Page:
This may come as a surprise and it is sure to rock the stocks, yet it is an inevitable consequence of recent developments and a logic step to those familiar with European affairs:

The Germans are preparing to leave the European Union

No seriously. We, the people of Germany, have had enough of this nonsense. The awful mess that’s been going on for the last few years is not getting better in spite of all the predictions and all our efforts. As a matter of fact, it is getting worse by the day. We are therefore leaving the sinking ship before it pulls us under.

So there you go, Europe! Hasta la vista baby, we won’t be back, and auf nimmer wiedersehen.

Leaving the European Union is not an easy task. The problem is that the logistic issues have been underestimated and we’re all just allowed one suitcase per person. These restrictions are harsh but understandable. The transfer of around 80 Million people in buses through the Swiss Alps and the French Rhone valley to ferry ports along the northern coast of the Mediterranean is not even the biggest challenge. The crucial factor limiting the maximum baggage is the transport of the entire German population to their new home in the central Saharan desert regions of southern Algeria, Mali and Niger by camel.

Now, I presume that not all the readers of this blog post will be familiar with the reasons behind the Germans’ leaving Germany for a life in the northern Sahel zone, so I’ll quickly summarize the main events:

  • The winter of 2012/2013 has been the darkest winter ever, since daily sunlight hours were recorded. The months of January and February 2013 were particularly dark and gloomy.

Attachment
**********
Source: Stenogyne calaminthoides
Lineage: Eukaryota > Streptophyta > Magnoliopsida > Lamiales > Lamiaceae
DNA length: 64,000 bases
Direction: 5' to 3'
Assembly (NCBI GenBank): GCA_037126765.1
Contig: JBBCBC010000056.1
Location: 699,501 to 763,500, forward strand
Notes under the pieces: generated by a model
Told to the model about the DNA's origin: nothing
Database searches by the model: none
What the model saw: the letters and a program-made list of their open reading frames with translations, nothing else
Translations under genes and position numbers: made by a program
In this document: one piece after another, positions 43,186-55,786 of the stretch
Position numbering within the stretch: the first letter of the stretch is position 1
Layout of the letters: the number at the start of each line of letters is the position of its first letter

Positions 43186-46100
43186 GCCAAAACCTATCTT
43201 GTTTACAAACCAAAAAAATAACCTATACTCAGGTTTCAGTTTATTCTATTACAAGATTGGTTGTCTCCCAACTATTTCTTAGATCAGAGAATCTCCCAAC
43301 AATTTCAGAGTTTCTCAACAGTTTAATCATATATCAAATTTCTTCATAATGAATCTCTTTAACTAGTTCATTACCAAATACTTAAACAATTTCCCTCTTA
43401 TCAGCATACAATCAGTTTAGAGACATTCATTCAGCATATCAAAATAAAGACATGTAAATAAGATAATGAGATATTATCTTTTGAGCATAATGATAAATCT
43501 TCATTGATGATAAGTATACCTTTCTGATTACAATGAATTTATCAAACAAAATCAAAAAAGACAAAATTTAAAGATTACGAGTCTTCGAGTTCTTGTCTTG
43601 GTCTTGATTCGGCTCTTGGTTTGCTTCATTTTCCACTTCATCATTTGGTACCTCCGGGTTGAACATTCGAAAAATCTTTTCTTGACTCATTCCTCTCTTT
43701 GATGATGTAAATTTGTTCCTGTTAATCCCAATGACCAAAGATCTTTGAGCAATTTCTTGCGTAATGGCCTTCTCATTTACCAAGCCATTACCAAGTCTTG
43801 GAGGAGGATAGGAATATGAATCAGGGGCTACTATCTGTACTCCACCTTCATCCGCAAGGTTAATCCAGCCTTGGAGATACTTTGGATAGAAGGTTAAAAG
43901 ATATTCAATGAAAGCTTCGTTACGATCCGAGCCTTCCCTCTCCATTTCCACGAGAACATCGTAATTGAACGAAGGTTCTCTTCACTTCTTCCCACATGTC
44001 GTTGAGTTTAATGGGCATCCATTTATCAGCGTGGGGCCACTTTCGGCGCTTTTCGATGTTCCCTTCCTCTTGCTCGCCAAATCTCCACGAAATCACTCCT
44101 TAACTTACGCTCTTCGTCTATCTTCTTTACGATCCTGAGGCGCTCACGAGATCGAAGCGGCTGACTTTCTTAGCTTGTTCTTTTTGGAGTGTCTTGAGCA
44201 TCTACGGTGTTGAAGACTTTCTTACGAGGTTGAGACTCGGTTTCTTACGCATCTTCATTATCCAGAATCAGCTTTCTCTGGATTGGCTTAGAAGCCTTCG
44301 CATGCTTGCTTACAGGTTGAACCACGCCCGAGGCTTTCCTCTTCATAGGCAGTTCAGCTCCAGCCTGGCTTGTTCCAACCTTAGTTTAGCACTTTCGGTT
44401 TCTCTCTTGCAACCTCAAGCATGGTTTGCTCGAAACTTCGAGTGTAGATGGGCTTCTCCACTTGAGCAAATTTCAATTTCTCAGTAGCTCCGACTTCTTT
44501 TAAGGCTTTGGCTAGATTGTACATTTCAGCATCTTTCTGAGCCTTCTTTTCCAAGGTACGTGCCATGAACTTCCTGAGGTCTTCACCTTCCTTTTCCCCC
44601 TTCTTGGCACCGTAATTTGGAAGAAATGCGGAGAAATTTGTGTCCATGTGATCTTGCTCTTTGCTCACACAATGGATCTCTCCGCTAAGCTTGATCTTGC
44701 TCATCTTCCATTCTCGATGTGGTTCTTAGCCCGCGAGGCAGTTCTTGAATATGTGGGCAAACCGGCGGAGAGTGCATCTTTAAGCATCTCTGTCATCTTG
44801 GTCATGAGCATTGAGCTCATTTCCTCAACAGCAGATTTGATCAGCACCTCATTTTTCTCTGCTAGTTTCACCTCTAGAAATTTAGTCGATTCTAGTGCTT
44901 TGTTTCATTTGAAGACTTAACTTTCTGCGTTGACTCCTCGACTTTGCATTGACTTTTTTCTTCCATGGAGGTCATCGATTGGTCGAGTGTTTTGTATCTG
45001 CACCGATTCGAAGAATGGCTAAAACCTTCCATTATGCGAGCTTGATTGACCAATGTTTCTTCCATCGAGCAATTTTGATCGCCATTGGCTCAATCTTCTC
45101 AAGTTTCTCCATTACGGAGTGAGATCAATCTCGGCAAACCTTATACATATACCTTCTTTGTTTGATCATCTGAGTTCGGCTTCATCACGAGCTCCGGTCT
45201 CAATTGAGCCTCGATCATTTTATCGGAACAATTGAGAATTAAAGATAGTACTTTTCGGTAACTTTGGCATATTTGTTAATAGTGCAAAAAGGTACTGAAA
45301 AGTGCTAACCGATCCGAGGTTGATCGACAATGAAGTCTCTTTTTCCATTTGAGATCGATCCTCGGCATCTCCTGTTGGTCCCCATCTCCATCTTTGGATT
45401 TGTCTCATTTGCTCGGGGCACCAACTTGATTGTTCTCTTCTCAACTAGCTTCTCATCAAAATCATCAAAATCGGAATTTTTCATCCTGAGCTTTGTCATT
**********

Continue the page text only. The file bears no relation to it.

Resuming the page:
• March 2013 was the coldest March in more than 100 years.
  • April 2013 was extremely dry and also unusually cold.
  • May 2013 was the wettest May on record, like… ever, with extreme flood events that even killed people.
  • June 2013 was equally wet and cold at first, with a record-breaking heat wave around the middle of the month followed by record-breaking cold and rainy weather. Yes, there was frost on some mornings at the end of June.
  • July 2013 started just as cold and wet as June ended.

We thus see no reason for staying here any longer and have decided to leave for a destination that’s guaranteed to be more sunny and warm. Thankfully, financial aspects were not an issue as the selling of Heligoland to the British birder scene alone allowed us to purchase much of southern Algeria. I can expect a few new species for my year list once I arrive at my new home in the northern Hoggar mountains, which makes the entire process fine with me. However, I will certainly miss old friends from home. If ever I felt sympathy for the American Acclimatization Society’s release of European Starlings to the New World, it is now. Of course we are not officially allowed to take living animals with us (allegedly, Leberwurst is fine). I might still feel tempted though to smuggle an avian souvenir into my backpack for nostalgia’s sake, like this little Eurasian Magpie I recently watched foraging just outside my office window. Judging by the state of its plumage, it probably won’t mind some sunny days at last …

 euro magpie1


euro magpie 2

Written by Jochen
Jochen Roeder was born in Germany and raised to be a birder. He also spent a number of years abroad, just so he could see more birds. One of his most astounding achievements is the comprehension that Yellow-crowned Night-herons do not exist, as he failed to see any despite birding in North America for more than two years. He currently lives near Heidelberg, one of the most boring places for a birder to live, a fact about which he likes to whinge a lot. When he is not birding or trying to convince his teenage son that patiently scanning some fields for migrants is more fun than staring at a smartphone, he enjoys contemplating the reasoning behind the common names of birds. He first became famous in the bird blog world on Bell Tower Birding.